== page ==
Presentation on theme: "Your grip is the only connection you have to the golf club. It is imperative that your hands match-up on the grip so that you can produce the straightest."— Presentation transcript:
Your grip is the only connection you have to the golf club. It is imperative that your hands match-up on the grip so that you can produce the straightest and most accurate shot. To do this you want to find your most natural position of your hands in relationship to your arms. This position of the hands is a relaxed position. Far too often people tense up their arms and are not able to relax and get that natural hand position. Let your arms hang, relaxed. They will do so in a natural position. For most of you it will look like this picture. Just let it hang naturally.
Then place it onto the grip and then do the same with you're right hand. Let it hang in a relaxed position, not tense but relaxed. Place the right hand on in that position. Once you have those hands matched up and working as a team then you're able to deliver much more consistent shots on the golf course. Another key to a good grip is grip pressure. You want to hold on hard enough to not lose control of the club but not so hard that you lose any sort of swinging movement. The harder you hold on, your veins will begin showing and you've added tension to the golf swing. This won't result in very solid shots. A nice soft relaxed position of hands and grip pressure will lead to good consistent straight golf shots.
The Left Hand The left hand is essential. You don't want to put the club too high in the palm of your hand. You want to position it diagonally across the palm. The Right Hand You should have a fairly neutral grip...don't hold too tightly. Put your right hand on the club, and align your thumbs, so that both thumbs are pointed down the club shaft. You will create a “V” shape between your thumb and your first finger, try to align the “V” so that it points to your left shoulder..
Linking Hands Together The hands need to stay together...this is vital. If you place a quarter on top of your left thumb and then close your right hand down, you can practice keeping a tight grip on the club. Grip Thickness You should make sure that your grips fit your hand properly. To check your grip, place your hand around the club. You don't want your middle fingers running into and overlapping the palm. You do want a small gap between the pinkie and pad on the hand.
Posture is the foundation to your ability to strike the golf ball on a consistent basis. You want to find the posture that is going to put you into the best position to give you the best shaped golf swing to strike the ball on a consistent basis. That setup is simply an athletic ready to move position. Feet flat on the ground, feet barely shoulder width apart, tilting from your hips, knees slightly bent and back flat. Your weight is on the balls of your feet. We never want to get back on the heels for it's not a good balanced position.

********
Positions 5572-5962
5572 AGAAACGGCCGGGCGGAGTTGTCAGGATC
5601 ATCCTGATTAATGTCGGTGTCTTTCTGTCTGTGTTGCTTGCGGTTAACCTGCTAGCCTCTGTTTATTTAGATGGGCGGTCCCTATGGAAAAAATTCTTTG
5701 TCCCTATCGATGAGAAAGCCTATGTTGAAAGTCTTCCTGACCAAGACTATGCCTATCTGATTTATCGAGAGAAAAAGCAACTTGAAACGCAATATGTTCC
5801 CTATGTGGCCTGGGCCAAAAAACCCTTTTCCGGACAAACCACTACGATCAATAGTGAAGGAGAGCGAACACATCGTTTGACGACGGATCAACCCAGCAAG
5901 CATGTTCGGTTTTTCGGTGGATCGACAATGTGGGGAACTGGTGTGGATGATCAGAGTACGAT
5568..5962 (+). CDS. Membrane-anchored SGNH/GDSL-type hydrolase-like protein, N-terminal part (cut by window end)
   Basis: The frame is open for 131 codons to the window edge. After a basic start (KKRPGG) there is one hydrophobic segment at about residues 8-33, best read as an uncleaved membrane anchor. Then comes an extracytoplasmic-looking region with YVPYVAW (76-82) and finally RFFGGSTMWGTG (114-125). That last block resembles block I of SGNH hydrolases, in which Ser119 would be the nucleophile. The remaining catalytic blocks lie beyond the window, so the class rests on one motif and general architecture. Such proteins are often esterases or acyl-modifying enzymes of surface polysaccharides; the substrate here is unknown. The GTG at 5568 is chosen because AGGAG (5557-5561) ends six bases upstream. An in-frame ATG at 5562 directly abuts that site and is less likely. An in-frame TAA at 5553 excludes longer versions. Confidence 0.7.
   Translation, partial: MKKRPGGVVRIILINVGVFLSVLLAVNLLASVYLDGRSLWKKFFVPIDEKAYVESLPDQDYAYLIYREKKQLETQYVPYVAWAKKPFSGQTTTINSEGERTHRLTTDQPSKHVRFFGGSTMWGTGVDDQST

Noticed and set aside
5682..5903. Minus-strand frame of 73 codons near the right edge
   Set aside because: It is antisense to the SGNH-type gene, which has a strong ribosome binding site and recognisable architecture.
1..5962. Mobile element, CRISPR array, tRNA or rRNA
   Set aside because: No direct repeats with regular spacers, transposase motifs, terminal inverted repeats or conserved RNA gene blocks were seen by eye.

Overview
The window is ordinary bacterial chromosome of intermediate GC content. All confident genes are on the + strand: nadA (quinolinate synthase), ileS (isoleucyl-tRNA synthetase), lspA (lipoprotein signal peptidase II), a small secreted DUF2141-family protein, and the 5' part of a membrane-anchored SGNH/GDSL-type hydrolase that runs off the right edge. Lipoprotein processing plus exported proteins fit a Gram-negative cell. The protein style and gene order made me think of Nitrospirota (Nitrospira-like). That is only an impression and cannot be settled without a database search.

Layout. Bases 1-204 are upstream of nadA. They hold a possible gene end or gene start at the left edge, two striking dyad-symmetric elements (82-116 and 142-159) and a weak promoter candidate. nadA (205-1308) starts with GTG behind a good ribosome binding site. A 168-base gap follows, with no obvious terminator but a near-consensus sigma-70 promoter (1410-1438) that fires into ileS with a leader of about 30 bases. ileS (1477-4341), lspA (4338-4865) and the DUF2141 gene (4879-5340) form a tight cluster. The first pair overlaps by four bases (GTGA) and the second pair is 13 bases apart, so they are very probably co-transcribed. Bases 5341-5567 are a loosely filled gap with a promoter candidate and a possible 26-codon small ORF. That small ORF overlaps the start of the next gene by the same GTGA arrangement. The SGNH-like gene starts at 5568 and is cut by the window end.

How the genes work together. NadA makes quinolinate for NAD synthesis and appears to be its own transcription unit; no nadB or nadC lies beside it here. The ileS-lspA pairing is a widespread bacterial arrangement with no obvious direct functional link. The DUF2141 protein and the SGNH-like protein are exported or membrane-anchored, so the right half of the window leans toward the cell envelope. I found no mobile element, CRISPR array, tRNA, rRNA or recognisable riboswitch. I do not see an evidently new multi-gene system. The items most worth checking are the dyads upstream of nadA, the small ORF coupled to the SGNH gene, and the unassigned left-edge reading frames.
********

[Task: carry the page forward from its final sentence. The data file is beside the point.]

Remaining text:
Your spine angle should be straight. If you take your golf club and put it down your back from the top of your head, down your neck and your entire spine. This should be a straight line. If you start to sit then your going to end up getting in to a much poorer position and your ability to get the ball airborn with directional control is definitely going to decrease. So a nice straight back, tilting forward, athletic and ready. This posture is going to produce your most accurate, consistent and best golf shots.
The set-up is the only part of the golf swing we have total control over. The first step, which is many times overlooked, is to put your hands correctly on the club. The second thing you do, is to get your body in a position where you are in perfect balance. From here we can learn how to make a good swing. Getting those positions right is something you can practice without a golf ball.
Another aspect of the set-up is ball position. Correct ball position in your stance has a tremendous amount to do with how well you strike the ball, and where it is going to go. Ball position changes a little bit for each club, but there is a good rule of thumb to follow, that will keep you in the right direction. First, everyone should start with your feet together and the ball positioned in the center. Next, move your left foot, a little to the left. Then move your right foot, a little bit more to the right. This will really help you to determine your proper ball position. With an iron; you want to keep the ball position just slightly forward of the middle of your stance. With your driver, you want to play the ball just inside your left heel, and widen your stance a little more than shoulder width.